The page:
CORRECTED-UPDATE 1-US FDA warns Pfizer's drug Tygacil raises risk of death
(Corrects 2012 sales figure for Tygacil to $335 mln from $86 mln, paragraph 8)
Sept 27 (Reuters) - Pfizer Inc's antibacterial drug Tygacil increases the risk of death whether used as authorized by the U.S. Food and Drug Administration or for unapproved conditions, the agency warned on Friday.
Pfizer must place a warning inside a black box on the drug's label, indicating the risk is of the most serious nature. The FDA said the drug, which is usually given intravenously, should only be used when alternative treatments are not suitable.
The drug is approved to treat complicated skin and abdominal infections and community-acquired bacterial pneumonia. It is not approved to treat diabetic foot infection or hospital-acquired pneumonia.
In September 2010, the FDA issued a reminder to physicians that Tygacil carried a higher risk of death than other drugs used to treat infection. The agency said at the time it had analyzed pooled clinical trial data and determined that most deaths were related to progression of the infection.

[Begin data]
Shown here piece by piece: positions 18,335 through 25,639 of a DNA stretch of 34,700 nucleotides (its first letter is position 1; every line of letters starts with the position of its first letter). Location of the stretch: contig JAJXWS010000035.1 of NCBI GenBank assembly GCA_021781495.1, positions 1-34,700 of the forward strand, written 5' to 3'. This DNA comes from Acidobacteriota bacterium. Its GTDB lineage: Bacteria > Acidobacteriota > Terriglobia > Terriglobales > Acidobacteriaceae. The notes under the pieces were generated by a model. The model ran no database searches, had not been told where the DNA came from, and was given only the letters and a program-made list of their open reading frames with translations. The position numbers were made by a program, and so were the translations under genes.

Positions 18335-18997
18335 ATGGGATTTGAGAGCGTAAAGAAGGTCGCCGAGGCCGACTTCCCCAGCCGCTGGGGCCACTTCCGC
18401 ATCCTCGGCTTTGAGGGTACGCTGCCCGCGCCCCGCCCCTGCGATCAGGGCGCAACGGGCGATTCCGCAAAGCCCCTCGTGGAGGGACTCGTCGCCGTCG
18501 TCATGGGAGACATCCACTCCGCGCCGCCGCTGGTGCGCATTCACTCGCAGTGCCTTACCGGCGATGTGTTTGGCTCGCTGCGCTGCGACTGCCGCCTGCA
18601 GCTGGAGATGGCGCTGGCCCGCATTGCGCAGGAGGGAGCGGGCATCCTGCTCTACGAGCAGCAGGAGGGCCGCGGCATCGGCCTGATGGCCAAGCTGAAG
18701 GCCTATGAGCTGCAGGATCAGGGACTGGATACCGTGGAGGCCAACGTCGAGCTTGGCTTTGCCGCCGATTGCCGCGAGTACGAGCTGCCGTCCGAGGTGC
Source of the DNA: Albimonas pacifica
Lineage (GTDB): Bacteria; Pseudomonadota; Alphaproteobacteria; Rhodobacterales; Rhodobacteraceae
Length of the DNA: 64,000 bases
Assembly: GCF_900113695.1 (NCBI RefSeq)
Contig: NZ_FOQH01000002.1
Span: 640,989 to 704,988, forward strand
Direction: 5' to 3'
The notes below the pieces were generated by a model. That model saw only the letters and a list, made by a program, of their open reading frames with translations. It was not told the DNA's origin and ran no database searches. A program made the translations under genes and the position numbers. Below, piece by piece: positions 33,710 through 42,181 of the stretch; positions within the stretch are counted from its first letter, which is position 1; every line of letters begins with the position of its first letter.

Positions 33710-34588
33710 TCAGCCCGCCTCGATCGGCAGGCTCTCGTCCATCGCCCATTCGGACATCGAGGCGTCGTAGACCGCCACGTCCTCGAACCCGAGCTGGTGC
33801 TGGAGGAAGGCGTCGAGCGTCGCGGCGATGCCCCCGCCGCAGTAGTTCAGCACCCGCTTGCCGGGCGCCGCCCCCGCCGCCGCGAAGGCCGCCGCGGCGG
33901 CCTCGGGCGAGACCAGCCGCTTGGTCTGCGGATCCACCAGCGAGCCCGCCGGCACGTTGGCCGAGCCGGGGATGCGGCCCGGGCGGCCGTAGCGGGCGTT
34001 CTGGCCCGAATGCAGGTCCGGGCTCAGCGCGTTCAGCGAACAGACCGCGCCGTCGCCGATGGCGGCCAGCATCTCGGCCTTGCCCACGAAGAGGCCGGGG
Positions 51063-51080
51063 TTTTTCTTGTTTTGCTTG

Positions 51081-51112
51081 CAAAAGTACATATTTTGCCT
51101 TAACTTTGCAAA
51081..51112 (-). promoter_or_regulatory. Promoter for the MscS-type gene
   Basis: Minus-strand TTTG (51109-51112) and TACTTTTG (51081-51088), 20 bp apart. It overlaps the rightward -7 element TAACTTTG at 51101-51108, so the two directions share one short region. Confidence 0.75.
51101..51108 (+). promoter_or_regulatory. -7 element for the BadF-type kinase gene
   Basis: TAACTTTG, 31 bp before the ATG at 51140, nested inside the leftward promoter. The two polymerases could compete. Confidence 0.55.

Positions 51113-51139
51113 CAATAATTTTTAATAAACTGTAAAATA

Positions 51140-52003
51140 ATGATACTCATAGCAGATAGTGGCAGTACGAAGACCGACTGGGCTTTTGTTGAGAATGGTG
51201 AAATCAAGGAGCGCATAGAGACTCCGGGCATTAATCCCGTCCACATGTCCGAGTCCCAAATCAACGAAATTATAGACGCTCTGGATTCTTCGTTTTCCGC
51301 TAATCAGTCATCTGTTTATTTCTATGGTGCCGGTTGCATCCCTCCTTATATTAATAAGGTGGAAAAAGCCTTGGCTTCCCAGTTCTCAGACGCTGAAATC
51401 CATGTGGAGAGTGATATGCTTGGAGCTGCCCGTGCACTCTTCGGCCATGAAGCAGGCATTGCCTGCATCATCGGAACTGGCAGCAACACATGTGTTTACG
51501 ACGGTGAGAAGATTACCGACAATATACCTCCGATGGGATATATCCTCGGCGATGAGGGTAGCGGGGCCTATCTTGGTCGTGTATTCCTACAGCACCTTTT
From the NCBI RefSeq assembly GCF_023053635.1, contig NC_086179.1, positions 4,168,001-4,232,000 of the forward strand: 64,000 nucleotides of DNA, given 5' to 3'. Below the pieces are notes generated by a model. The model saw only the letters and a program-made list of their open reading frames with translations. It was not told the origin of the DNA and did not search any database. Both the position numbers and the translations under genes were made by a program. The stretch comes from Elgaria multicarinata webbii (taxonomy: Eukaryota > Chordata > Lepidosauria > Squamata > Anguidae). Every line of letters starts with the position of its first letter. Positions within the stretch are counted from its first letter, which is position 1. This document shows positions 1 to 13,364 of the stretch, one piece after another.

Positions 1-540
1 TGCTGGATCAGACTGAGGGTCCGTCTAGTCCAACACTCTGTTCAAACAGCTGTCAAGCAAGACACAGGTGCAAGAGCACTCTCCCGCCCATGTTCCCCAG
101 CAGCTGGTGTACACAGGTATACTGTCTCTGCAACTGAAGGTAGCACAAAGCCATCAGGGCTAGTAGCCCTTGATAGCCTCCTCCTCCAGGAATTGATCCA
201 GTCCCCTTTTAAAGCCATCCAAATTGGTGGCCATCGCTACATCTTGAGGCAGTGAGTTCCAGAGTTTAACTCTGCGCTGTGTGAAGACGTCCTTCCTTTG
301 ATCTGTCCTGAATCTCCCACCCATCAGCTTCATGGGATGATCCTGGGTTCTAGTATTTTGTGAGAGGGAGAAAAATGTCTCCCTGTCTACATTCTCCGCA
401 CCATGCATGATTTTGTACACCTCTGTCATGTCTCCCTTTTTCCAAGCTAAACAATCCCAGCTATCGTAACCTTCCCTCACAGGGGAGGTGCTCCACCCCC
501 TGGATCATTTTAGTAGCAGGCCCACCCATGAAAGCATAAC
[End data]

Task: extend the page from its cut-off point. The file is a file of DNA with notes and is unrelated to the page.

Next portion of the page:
The agency said the increased risk of death was mostly seen in patients with hospital-acquired pneumonia though it was also seen in patients with other types of infection. The agency updated the "Warnings and Precautions" section of the label to reflect risks.
Since issuing that 2010 notice, the FDA said it has analyzed data from 10 trials of patients who took the drug only for FDA-approved uses. This analysis also showed a higher risk of death compared to other antibacterial drugs.
In general, the deaths resulted from worsening infections, complications from infection or another underlying medical condition, the agency said.
Tygacil was approved in the United States in 2005. It generated sales in 2012 of $335 million.
Pfizer did not immediately respond to a request for comment.
The drugmaker's shares were up 42 cents, or 1.5 percent, to $28.94 in midday trade on the New York Stock Exchange. (Reporting by Toni Clarke in Washington; Editing by Leslie Gevirtz)